3. Reciprocity

We are more ly to comply with a request from someone, who has previously done us some favor or given a concession to us. We feel obliged to pay people back if they have done something for us.

  • The door in the face technique: in this technique a person makes a big request first, when that is denied, he/she makes a small request, which is usually accepted.
  • That’s not all technique: before a target person gets to say, ‘yes’ or ’no’ to a request, he/she is given, a small extra incentive that sweetens the deal. The person on the receiving end of the deal views, ‘extra’ as a concession and feels obliged to make a concession themselves. This results in complying with a request.

4. Scarcity

All of us are more ly to value or secure things that are scarce or limited in availability. Therefore, we are more ly to comply with requests that scare us. One of the techniques used in scarcity is the Deadline technique.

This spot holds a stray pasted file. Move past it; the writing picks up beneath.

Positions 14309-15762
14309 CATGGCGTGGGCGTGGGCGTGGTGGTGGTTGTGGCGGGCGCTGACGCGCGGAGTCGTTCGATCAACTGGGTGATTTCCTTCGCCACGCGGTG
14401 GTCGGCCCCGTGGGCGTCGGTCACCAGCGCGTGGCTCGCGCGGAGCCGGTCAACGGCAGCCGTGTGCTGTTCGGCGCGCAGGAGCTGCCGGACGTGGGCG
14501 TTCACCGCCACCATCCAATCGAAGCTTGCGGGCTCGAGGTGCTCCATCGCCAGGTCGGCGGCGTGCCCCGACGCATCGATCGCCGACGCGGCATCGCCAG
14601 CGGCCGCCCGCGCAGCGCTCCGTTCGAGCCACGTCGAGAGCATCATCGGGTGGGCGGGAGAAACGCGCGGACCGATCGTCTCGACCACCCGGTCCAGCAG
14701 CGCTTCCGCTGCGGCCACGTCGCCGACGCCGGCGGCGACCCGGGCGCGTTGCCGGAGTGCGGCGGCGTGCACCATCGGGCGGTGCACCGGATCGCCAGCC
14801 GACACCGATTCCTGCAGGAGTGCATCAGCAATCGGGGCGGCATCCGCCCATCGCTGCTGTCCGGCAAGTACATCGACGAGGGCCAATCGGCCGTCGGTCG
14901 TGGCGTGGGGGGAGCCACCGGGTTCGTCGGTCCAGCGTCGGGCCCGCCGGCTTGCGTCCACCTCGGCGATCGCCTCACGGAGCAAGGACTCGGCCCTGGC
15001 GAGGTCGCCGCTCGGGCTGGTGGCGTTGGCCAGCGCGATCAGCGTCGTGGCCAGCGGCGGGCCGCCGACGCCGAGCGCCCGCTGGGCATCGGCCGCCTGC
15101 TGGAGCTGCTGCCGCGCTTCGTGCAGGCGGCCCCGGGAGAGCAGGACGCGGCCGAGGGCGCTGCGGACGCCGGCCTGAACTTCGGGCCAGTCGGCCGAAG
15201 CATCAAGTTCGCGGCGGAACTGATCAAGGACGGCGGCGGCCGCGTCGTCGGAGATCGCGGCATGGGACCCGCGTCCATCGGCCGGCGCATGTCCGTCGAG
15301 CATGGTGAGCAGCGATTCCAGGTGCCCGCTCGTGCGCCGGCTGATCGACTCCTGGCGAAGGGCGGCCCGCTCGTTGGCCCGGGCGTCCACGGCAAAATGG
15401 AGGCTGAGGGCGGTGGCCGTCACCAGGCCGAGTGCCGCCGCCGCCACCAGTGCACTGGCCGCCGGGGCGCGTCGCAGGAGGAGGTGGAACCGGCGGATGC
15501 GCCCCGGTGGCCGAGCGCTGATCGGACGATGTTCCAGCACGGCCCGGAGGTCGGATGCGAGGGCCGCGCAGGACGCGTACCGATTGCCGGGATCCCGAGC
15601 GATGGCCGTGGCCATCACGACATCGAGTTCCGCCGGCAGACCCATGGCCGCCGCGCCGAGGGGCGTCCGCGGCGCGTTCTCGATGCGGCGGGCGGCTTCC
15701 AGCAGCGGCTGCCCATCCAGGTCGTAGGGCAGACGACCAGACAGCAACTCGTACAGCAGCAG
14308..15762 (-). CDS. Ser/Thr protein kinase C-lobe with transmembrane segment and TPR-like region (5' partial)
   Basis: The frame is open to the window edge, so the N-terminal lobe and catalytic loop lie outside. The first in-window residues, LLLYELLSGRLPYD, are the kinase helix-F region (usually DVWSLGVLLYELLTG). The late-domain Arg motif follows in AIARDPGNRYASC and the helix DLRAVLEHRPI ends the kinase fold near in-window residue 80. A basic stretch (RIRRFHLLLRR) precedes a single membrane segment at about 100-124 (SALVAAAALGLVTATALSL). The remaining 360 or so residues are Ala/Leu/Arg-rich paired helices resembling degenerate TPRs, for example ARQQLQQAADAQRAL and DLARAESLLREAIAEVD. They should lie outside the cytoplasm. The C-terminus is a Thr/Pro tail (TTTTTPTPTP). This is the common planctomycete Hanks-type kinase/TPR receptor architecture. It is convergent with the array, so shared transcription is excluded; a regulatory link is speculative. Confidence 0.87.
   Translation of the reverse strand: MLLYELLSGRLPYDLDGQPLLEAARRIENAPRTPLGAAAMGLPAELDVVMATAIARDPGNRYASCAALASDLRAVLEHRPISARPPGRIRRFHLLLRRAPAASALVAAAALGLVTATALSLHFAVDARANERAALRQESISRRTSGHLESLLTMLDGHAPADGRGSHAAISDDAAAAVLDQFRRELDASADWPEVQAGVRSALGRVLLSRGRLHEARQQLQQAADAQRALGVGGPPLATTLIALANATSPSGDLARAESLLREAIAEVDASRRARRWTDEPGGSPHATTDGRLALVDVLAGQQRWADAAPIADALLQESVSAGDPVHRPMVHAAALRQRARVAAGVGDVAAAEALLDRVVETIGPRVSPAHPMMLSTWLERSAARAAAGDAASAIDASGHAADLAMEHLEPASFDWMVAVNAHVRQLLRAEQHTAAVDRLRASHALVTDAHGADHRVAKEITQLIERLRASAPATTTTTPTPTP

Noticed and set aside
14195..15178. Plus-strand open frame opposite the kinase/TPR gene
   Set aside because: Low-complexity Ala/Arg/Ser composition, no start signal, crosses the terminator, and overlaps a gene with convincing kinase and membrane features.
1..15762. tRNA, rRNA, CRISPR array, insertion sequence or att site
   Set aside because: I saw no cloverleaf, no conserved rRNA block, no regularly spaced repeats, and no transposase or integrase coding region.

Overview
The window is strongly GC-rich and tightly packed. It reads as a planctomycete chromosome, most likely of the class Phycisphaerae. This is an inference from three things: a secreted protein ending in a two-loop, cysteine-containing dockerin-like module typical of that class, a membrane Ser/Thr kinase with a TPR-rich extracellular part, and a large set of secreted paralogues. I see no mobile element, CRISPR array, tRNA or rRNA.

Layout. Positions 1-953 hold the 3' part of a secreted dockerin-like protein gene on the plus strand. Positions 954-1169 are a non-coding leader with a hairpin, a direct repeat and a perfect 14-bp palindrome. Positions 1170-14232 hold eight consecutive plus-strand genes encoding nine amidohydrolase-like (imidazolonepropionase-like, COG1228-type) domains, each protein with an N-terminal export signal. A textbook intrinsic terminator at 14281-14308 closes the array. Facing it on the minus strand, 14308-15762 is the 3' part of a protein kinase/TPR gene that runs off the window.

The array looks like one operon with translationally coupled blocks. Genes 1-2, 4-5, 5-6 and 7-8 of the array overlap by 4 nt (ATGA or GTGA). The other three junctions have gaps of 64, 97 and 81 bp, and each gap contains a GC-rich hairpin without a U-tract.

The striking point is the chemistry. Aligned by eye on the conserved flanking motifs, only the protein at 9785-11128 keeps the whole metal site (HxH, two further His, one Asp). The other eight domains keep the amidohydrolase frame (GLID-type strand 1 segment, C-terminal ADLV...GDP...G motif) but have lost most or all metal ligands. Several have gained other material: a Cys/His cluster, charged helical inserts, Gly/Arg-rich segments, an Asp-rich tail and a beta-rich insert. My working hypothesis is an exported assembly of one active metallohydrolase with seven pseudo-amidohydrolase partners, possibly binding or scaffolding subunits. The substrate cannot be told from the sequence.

In this technique, the last date is mentioned, until which a particular product would be available. The aim is to make people hurry to buy the product.

For example, ‘going business sales’ or ‘end of seasons sales’, such sales indicate that the deadline for these things is close and will soon disappear. So people hurry and purchase before the opportunity ends.

5. Social validation

All of us want to be correct, so we tend to behave and think others. Therefore, people are more willing to comply with a request, when they think that people similar to them are doing the same thing. 

6. Authority

If a request is from a person, in authority then people are more willing to comply than to a request from a person with low authority.

Is it easy to gain compliance?

As mentioned above there are a lot of techniques for gaining compliance from others. Researchers have indicated that often these techniques are successful.

Research by Flynn and lake (2008) shows that people often underestimate the success of gaining compliance.